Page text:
The (real) looming teacher crisis

“Reform movements in education are notorious for their tendencies toward presentism–for painting the past in the darkest possible light in order to stress the urgent need for rapid and major transformation of the status quo”–Sedlak & Schlossman, 1987

Unfortunately, economic decline has opened policy windows for educational reformers to wreak havoc on public education, impacting all public school educators. In this environment, there are clear winners and losers; individuals who are losing during this time are recent college graduates. From the Economic Policy Institute:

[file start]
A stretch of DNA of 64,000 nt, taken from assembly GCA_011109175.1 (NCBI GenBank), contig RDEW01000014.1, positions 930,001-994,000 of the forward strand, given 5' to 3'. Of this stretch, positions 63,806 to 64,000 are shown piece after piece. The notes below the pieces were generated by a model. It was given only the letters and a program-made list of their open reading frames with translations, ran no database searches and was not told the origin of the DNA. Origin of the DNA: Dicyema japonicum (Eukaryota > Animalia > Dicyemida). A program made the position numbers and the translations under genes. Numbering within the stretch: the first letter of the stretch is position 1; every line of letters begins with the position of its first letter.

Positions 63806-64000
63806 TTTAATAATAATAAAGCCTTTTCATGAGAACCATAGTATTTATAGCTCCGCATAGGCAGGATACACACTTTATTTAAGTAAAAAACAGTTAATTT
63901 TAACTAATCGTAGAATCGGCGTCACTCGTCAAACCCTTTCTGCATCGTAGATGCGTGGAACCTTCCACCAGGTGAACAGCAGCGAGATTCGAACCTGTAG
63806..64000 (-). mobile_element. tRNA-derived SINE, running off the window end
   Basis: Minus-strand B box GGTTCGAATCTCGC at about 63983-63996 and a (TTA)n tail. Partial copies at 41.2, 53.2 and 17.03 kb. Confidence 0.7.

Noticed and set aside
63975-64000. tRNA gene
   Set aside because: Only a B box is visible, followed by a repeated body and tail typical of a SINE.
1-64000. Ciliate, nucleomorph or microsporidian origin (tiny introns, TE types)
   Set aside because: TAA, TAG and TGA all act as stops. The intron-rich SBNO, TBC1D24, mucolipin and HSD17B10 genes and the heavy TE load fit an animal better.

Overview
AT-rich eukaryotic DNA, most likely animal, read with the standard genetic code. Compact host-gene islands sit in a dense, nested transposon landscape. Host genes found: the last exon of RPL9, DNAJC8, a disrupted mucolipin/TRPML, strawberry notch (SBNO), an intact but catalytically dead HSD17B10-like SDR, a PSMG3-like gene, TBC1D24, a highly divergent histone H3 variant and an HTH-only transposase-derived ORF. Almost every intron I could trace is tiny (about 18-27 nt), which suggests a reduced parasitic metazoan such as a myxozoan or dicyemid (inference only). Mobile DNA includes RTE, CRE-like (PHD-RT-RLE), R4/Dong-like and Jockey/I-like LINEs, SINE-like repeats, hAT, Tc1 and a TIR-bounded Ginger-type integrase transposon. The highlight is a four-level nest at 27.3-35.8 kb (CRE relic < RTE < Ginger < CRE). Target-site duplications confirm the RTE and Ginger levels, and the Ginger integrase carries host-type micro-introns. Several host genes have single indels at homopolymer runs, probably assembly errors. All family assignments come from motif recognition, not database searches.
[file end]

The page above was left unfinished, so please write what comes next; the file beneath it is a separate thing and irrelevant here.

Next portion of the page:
As more and more teachers are cut from the public sector, public schools are left with a teacher shortage. During typical decline, student enrollment decreases which sparks school closings and teacher cuts. However during current decline public school enrollment is projected to increase nationally, by about 6%. Consequently, classroom student-teacher ratios are at risk of increasing if jobs continue to be slashed. More importantly, preservice and beginning teachers are being stranded on the sidelines without employment opportunities. I wonder how teacher certified college graduates have managed to stay current with educational trends if they have not found full time teaching jobs over the past 2-3 years? Will these recent graduates ever be able to find jobs in education if they haven’t found full time employment in the past two years? I suspect that college graduates who were aspiring to become teachers but who have no found full time employment have moved onto other professions. For public schools teachers who are in the profession, I predict the following will be important to keep in mind going forward:

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